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‘Gleaming the Cube’ (PG-13)

By Richard Harrington
Washington Post Staff Writer
January 16, 1989

"Gleaming the Cube" is a slight skateboard thriller that looks more like one of those "Afterschool Specials" on television than a bona fide feature film. It centers on teens gathered together in their subculture (skateboarding here, but it could just as well be surfing, dirt-biking, dune-buggying or thrash metal) and gives it a little mystery twist.

Brian Kelly (Christian Slater) is a standard-issue outcast (or typecast) teen rebel, somewhat envious of his adopted Vietnamese brother's success as both A-student and white sheep of the family. When Vinh (Art Chudabala) apparently commits suicide, Brian refuses to believe it and sets out, on skateboard, to find out what really happened and eventually to avenge his brother's murder.

In his quest, Brian is aided by a cynical detective (Steven Bauer), assorted skating buddies and a beautiful Vietnamese girl (Minh Luong). The plot, once uncovered, seems rather odd and convoluted, but maybe that's what director Graeme Clifford needed to justify the various skateboard chases. And while Clifford probably thinks "Gleaming the Cube" is about familial confusions, or Vietnamese refugee culture, it's really about chases and the ever-lengthening gaps in Hollywood between fantasy and reality.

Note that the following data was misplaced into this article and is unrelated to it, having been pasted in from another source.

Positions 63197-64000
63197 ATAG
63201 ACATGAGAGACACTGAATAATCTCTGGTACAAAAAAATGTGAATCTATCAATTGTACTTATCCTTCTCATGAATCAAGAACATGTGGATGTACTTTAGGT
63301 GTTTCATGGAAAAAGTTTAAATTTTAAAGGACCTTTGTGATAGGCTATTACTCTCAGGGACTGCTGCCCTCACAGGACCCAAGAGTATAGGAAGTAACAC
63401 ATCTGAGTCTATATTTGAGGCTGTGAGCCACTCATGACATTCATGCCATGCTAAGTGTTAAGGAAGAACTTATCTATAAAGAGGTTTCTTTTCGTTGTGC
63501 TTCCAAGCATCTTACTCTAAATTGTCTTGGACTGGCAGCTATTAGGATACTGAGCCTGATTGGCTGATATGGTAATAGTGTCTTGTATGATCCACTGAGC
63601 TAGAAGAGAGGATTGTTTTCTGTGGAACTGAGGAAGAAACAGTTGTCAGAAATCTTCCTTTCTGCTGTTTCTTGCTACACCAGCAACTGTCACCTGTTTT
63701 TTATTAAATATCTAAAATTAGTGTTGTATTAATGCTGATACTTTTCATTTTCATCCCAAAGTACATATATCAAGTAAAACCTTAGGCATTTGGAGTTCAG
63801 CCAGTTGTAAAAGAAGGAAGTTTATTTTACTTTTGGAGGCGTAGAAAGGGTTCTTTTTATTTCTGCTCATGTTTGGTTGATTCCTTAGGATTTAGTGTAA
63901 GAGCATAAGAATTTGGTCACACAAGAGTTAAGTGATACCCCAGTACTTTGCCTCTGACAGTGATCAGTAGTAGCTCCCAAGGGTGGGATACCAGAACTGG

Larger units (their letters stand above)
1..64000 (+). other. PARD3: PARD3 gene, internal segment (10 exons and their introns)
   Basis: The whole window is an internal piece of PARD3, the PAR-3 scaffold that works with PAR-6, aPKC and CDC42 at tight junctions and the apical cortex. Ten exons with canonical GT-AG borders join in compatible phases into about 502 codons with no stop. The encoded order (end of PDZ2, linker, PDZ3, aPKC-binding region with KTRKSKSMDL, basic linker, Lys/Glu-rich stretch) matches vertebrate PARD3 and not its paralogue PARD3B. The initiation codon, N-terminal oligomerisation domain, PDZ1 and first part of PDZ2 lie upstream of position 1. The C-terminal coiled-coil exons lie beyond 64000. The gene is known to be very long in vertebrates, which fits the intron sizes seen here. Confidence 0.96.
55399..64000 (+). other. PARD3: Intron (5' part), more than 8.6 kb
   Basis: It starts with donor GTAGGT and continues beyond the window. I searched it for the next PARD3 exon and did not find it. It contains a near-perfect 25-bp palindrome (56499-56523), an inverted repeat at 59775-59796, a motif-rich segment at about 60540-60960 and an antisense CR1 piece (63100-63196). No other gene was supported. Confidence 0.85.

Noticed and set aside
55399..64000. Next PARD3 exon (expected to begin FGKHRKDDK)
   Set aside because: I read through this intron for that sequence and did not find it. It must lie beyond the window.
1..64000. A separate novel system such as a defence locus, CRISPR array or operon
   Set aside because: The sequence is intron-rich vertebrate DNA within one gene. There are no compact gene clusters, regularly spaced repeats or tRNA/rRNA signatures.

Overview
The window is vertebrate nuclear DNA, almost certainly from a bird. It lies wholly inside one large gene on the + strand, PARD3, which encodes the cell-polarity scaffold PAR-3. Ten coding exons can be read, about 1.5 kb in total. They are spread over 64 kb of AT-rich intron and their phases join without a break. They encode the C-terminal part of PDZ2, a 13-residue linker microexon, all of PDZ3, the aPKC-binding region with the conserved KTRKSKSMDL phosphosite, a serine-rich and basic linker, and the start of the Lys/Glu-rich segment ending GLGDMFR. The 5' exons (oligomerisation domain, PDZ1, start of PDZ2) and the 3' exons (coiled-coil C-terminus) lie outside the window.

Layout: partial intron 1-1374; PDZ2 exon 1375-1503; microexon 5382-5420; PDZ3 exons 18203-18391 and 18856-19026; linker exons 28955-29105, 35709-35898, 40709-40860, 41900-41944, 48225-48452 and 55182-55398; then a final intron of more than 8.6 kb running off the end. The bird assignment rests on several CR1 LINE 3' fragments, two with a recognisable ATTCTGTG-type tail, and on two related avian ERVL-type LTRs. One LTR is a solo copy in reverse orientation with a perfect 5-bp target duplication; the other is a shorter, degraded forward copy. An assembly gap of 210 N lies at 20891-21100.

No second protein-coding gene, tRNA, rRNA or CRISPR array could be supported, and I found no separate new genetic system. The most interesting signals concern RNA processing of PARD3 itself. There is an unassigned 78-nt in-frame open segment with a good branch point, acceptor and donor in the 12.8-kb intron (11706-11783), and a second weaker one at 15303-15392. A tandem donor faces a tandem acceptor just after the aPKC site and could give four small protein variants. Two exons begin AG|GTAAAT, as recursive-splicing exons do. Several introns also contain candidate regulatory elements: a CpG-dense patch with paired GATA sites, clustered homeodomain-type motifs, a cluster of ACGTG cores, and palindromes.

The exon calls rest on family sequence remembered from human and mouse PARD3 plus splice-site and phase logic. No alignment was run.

Incidentally, the chases are pretty good, particularly the ones through a subdivision and out on a freeway. Ridiculous, but good.

Slater is up to the role of Brian, vacuously rebellious until his brother's death leads him to clean up his act so he can infiltrate the bad guys' defenses. To young teens, particularly fellow skateboarders, his efforts, both on the board and with a comb, will seem Herculean; the rest of the world will simply wonder what the film's title means (hint: it's very Zen).

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